“Instead of â€˜exercising authority’ as a ruler who demands and enforces conformity, the Christian leader is to abandon coercion. Jesus said firmly and plainly, â€˜Not so with you’. Force, manipulation, demand – all are ruled out in the way by which the servant leader exercises Christian authority. Outward force can produce conformity, but it can never product that inner commitment which moves people to choose to follow Jesus.
“How, then, does the servant lead? By serving! The secular ruler speaks the commands, but the spiritual leader demonstrates by his example the kingdom way of life into which he is called to lead others. No wonder Peter picked up this same theme… (1 Pet. 5:2-3 NIV) By serving, the Christian leader demonstrates the greatness of the love of God, and gently motivates others to follow him.” (Richards, 576, emphasis added)
If you are constantly reminded that you, as a Regenerate Believer, are “under” a Christian Leader, that you must obey them no matter what, that they are the source of “correct” interpretation of Scripture, or that your feelings, opinions, and questions don’t count, then you are submitting to an ungodly authority. That doesn’t mean the leaders are bad, just deceived. They are using the world’s system to administer the church, even if it is promoted as “Christian” or “Bible-based” or “Spirit-filled”. They are, unfortunately, operating under the prideful and unscriptural idea that they are on a “higher level” than you, closer to God, and better able to hear Him than you are.
My advice is first to pray. God will speak to you through prayer, the Bible, circumstances and other believers.
Second, study Scripture to understand how the Church is to behave. Look at Matthew 5-7 (the Sermon on the Mount), Matthew 20-23, and the books of 1 Peter and 2 Peter, looking for words like “leader”, “minister”, etc. Use a concordance to help you study Christian Leadership from a Biblical perspective.
Third, consult with a variety of other believers, both “fulltime” and lay believers. The Holy Spirit resides in all believers, and he may very well speak to you through them. Ask Him to clarify to you what the truth is. Secrecy is a characteristic of an ungodly authority.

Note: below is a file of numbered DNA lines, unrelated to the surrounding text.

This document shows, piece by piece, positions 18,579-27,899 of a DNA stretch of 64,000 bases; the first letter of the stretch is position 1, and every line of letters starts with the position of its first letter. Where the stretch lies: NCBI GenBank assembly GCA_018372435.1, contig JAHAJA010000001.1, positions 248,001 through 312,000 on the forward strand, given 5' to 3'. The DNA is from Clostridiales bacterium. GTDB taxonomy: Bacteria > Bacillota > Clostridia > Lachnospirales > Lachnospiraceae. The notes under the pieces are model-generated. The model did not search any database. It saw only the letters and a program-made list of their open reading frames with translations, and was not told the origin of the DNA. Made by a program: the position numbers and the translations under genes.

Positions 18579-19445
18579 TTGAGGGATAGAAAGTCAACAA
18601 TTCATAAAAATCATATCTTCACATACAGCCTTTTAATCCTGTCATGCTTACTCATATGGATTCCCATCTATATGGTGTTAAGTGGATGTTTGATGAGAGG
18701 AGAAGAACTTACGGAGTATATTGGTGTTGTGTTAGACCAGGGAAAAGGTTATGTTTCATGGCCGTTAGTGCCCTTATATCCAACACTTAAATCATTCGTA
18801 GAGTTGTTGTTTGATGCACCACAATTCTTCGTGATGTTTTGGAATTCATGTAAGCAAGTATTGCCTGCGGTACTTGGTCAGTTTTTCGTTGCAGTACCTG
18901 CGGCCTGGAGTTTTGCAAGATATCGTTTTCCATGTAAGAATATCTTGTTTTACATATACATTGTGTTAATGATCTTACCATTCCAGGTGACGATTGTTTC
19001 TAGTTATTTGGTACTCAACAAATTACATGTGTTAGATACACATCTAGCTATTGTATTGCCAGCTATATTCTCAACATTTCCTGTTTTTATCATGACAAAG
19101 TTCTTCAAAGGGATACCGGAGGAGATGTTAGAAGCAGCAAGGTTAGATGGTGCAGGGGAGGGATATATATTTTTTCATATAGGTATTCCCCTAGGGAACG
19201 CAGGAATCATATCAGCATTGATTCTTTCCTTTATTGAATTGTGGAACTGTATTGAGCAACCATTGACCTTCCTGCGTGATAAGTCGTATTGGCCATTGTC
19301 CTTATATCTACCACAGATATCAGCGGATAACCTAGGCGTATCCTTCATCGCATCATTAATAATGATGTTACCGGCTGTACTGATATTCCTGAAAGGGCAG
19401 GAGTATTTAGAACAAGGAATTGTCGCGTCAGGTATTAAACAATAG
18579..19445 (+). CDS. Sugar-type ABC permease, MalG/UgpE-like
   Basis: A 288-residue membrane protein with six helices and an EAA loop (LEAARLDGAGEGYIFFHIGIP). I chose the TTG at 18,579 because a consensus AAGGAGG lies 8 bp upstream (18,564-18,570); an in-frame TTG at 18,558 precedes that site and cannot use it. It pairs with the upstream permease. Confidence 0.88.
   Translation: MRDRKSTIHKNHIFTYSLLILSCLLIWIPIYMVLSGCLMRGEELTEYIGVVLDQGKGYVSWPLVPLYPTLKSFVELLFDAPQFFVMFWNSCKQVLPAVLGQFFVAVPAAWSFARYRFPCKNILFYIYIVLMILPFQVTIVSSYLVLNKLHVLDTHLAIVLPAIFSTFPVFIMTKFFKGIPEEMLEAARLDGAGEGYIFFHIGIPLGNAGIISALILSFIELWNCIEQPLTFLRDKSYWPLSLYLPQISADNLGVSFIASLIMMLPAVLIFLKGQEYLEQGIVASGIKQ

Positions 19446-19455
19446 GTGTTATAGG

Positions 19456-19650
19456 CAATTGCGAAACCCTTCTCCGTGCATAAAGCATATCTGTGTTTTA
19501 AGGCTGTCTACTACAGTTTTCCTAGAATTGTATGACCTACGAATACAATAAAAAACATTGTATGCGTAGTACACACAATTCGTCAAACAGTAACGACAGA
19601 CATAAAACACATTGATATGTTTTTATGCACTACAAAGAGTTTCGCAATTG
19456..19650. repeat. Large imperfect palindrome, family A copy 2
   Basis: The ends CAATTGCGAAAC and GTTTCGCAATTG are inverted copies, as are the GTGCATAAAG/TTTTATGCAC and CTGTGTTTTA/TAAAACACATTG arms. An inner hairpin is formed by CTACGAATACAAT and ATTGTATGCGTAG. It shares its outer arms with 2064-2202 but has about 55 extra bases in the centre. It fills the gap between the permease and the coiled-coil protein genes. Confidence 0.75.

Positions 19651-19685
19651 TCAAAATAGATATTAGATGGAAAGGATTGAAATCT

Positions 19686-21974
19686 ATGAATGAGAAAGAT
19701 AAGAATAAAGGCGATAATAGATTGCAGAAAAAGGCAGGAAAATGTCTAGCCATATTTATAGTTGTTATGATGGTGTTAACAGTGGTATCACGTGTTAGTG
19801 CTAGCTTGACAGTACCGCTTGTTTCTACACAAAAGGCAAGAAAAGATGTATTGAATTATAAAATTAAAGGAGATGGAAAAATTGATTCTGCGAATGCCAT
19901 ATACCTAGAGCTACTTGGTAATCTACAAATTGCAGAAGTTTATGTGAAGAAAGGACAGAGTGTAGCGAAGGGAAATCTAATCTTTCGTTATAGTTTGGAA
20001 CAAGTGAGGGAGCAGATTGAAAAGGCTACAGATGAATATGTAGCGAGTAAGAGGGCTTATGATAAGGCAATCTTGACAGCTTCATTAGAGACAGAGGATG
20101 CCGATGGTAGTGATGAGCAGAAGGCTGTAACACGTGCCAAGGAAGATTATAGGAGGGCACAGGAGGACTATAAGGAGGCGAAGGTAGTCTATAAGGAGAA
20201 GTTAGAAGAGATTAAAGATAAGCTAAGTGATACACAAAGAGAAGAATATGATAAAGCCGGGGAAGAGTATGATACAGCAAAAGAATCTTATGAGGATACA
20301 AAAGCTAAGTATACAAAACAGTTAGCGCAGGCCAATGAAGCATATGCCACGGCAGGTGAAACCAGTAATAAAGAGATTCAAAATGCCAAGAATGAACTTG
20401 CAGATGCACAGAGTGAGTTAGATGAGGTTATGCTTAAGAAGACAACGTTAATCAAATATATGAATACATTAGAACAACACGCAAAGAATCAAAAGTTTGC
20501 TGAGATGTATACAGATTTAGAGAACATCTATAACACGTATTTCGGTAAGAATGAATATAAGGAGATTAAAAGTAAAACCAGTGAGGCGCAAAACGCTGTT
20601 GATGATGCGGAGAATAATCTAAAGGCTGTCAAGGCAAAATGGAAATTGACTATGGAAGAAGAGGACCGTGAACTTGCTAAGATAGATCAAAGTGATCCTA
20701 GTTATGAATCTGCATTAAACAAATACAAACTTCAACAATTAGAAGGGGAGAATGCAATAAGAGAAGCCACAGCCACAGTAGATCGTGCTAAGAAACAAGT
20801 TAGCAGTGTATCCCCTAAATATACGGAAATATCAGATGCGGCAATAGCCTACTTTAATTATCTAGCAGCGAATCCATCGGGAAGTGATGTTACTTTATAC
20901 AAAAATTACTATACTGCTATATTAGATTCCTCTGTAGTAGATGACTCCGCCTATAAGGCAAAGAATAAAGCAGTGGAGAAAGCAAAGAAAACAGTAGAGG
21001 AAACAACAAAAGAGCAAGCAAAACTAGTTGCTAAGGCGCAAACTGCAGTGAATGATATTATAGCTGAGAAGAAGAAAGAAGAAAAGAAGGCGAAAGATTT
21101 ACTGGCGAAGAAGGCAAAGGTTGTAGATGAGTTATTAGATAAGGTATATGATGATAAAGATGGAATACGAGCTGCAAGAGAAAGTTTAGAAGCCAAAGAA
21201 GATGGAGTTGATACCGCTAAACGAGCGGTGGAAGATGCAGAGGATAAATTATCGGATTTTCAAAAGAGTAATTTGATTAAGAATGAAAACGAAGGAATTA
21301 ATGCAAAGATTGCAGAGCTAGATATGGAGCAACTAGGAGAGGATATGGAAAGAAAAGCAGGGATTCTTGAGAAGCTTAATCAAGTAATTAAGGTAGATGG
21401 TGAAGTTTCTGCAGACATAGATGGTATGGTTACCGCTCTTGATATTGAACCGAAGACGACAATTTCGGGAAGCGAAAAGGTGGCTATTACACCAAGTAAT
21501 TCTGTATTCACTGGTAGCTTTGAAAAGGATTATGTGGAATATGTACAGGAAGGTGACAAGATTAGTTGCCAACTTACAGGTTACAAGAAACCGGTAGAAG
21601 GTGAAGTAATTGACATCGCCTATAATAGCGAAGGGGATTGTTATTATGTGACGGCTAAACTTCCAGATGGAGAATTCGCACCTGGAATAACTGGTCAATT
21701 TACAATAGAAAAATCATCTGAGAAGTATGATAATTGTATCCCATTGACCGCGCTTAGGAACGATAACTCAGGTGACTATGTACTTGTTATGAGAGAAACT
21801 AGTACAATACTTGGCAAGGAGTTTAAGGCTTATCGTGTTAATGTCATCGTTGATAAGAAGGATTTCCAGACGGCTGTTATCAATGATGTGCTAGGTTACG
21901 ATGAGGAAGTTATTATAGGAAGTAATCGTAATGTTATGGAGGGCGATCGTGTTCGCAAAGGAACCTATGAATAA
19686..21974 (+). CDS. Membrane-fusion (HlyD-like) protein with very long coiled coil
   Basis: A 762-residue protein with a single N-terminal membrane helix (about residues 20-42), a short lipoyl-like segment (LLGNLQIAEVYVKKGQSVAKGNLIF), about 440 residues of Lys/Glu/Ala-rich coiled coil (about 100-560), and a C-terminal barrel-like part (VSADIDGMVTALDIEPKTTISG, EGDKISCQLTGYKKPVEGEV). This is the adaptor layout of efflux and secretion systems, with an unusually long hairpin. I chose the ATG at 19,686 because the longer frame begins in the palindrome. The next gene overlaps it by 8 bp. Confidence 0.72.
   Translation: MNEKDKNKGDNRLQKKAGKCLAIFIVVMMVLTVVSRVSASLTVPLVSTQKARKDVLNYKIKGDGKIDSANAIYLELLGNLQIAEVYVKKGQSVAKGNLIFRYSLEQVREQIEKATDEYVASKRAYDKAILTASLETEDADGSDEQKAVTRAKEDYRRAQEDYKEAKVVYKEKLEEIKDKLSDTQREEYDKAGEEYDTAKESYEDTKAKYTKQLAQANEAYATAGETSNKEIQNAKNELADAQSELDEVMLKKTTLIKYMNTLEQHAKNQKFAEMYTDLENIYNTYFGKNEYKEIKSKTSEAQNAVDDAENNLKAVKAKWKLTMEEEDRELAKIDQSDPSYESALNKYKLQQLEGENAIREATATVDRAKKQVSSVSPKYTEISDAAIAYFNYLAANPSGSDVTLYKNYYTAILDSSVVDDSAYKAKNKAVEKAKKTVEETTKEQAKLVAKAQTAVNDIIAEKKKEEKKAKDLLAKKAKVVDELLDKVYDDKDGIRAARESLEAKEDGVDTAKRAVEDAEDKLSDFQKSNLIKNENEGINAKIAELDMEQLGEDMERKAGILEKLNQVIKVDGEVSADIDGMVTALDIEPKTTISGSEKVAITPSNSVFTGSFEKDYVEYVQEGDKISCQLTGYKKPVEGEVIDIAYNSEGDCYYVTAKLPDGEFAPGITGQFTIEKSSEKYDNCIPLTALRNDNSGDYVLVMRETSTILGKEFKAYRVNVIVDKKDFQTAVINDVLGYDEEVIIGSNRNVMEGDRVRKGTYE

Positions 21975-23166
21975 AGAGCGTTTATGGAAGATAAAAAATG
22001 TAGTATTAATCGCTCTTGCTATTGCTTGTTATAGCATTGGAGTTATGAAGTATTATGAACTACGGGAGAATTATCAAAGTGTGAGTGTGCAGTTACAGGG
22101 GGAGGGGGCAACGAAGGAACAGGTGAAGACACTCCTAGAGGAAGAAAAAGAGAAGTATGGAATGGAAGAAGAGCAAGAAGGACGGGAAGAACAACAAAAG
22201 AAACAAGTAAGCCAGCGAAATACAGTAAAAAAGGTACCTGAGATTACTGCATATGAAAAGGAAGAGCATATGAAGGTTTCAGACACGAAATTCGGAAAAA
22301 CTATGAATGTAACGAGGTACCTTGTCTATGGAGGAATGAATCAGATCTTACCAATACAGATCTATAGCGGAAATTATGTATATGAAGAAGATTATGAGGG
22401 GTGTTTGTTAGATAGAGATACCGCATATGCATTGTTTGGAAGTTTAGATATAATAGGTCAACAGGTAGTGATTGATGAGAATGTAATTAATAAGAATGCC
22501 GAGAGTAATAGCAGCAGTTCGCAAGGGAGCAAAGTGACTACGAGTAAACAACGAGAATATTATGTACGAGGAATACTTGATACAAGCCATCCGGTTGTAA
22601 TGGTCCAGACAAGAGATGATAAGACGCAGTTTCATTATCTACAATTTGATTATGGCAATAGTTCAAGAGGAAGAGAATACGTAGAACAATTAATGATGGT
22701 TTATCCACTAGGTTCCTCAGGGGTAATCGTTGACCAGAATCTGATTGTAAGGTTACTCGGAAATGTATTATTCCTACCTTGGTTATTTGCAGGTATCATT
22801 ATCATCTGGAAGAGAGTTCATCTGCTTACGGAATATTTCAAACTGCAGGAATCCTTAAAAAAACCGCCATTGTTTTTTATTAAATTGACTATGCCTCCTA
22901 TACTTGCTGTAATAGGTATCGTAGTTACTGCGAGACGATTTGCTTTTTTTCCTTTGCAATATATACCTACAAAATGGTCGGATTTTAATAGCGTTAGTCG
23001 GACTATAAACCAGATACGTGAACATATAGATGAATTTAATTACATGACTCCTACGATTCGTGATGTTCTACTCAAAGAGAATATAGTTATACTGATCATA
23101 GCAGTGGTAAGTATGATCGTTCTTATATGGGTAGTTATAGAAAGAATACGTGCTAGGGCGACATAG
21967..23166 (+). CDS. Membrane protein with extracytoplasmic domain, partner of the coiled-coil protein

Fourth (and with caution), you can use the Internet to read other people’s opinions. You must use discretion, the Bible, and the leading of the Holy Spirit to discern truth from lies, but there is a lot of truth available. Try the following addresses to start:
http://www.caic.org.au/zabusive.htm and http://www.spiritualabuse.org/. These are resources to help people determine if the congregations that they are in are unhealthy. That doesn’t mean that the people are bad or even that you should leave, but it may trigger something in your spirit if you’ve thought, “something’s just not right here”, but were afraid to even think about it.
As you pray and research, the Lord may move you to action. This action may involve speaking to your leaders, other believers within your congregation, or other believers that you trust outside your congregation. If your leader is a humble servant of God (or desires to be), then you may be able to humbly point out some Scripture to him, and he will appreciate the correction. If he is more interested in his own power, then you will probably meet with extreme resistance.
If he is completely closed to what God is showing you, he may brand you as “rebellious” or “unsubmissive” or even worse. Make sure that your heart is humble before God. Ask Him to examine you. Don’t assume that you have the absolute truth. But understand that the Scripture has to take precedence over his ideas or teaching. Many leaders are themselves in rebellion to God because they are attempting to take a position that actually belongs to God. If this is the case, pray, asking God to show you what to do next. He will guide you.
Paul wrote to the church at Galatia, “It is for freedom that Christ has set us free. Stand firm, then, and do not let yourselves be burdened again by a yoke of slavery,” (Galatians 5:1). It is my hope and prayer that we all will be free to choose to obey our Master and Saviour, Jesus Christ, “in spirit and in truth” (John 4:24).
Â©2000 Jason Friesen
Matt 20:20-28 (NIV)